WASHINGTON, Jan 19 (Reuters) - Racing against a midnight deadline, the U.S. Congress will try on Friday to send President Donald Trump legislation to keep the government operating and avoid federal agency shutdowns that would otherwise begin on Saturday.
The House of Representatives voted 230-197 on Thursday night for a bill to extend expiring funding through Feb. 16.
But with tempers frayed and Republicans and Democrats deeply divided over immigration legislation that has found its way into the government funding fight, the bill appeared to be on the verge of collapse in the Senate.
Without a replenishment of funds, federal agencies ranging from the Department of Agriculture, Health and Human Services and State Department to the Pentagon and Justice Department would have to curtail some activities and furlough workers.
Nearly four months into the 2018 fiscal year, the two parties still had not agreed on top-line spending for defense and non-defense programs, rendering impossible the passage of a long-term government funding bill.
Instead, Congress has been struggling to pass its fourth short-term appropriations measure.
Amid the deadlock, more senators were raising the possibility of merely approving enough new federal funds for a few days. The idea is to put pressure on negotiators to then cut deals on immigration, defense spending and non-defense funding by next week.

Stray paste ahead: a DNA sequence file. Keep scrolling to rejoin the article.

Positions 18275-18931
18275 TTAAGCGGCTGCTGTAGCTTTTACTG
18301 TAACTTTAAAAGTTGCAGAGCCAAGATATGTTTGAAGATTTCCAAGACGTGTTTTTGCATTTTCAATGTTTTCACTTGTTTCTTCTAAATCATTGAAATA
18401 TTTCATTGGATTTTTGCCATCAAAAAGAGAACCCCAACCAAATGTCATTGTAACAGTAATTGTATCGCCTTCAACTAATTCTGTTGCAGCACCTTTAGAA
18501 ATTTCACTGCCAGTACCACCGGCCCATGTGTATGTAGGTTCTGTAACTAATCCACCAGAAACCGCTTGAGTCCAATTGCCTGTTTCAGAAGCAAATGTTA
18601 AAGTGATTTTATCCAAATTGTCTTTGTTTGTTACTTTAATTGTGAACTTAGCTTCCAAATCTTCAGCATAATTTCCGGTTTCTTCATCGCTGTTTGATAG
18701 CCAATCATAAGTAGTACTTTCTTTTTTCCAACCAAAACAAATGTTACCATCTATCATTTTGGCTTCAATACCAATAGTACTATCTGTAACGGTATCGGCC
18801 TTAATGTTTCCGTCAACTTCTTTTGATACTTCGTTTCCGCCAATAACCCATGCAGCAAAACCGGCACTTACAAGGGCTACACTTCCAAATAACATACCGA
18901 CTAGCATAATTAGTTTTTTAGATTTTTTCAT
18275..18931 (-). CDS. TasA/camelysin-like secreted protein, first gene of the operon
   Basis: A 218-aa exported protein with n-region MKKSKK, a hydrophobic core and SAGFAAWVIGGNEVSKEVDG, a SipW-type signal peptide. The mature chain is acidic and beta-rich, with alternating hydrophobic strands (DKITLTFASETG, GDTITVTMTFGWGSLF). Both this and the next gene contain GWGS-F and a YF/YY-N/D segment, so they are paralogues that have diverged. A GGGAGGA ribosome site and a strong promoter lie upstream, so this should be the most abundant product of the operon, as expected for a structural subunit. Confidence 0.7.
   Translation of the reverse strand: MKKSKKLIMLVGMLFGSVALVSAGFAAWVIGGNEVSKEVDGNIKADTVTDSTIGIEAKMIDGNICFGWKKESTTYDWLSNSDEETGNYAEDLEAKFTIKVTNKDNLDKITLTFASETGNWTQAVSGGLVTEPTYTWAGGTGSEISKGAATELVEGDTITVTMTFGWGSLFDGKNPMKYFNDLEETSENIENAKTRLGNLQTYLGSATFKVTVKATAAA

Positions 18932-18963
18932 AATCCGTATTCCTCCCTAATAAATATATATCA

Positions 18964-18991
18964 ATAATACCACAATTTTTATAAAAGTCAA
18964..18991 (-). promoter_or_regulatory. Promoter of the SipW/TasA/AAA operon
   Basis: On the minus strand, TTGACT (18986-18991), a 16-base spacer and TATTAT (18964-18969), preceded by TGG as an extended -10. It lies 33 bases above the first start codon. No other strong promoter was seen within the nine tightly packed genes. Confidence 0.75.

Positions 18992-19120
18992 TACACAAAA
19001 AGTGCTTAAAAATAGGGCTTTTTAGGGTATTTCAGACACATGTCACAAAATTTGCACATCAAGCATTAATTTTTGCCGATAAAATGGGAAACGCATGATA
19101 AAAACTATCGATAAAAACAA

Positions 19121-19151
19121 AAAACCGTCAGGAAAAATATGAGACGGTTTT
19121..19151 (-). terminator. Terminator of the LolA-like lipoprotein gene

The immigration fight is over Democrats’ demand that 700,000 young undocumented immigrants be protected from deportation.
Given temporary legal status under a program started by former President Barack Obama, these “Dreamers,” as they are called, were brought into the United States, largely from Mexico and Central America, as children.
Many have been educated in the United States and know no other country.
In September, Trump announced he was ending the program and giving Congress until March 5 to come up with a legislative replacement.
Since then, however, the president has engaged in a series of spats with Congress. Trump and conservatives in Congress have used the Dreamer fight to try and win tough new immigration controls, including the president’s promised border wall.
Late on Thursday, Democratic Senator Dick Durbin, who is leading the fight for the Dreamers, told reporters there had been some signs earlier in the day that talks with Republicans were taking a positive turn and a deal could be within reach.
But in a late-night speech on the Senate floor, Republican Majority Leader Mitch McConnell accused Democrats of aiming to “hold the entire country hostage” by demanding immediate resolution of a “non-imminent problem” related to immigration.
McConnell continued to push for passage of the bill approved by the House so that a government shutdown can promptly be avoided. (Reporting by Richard Cowan and Amanda Becker; Editing by Clarence Fernandez)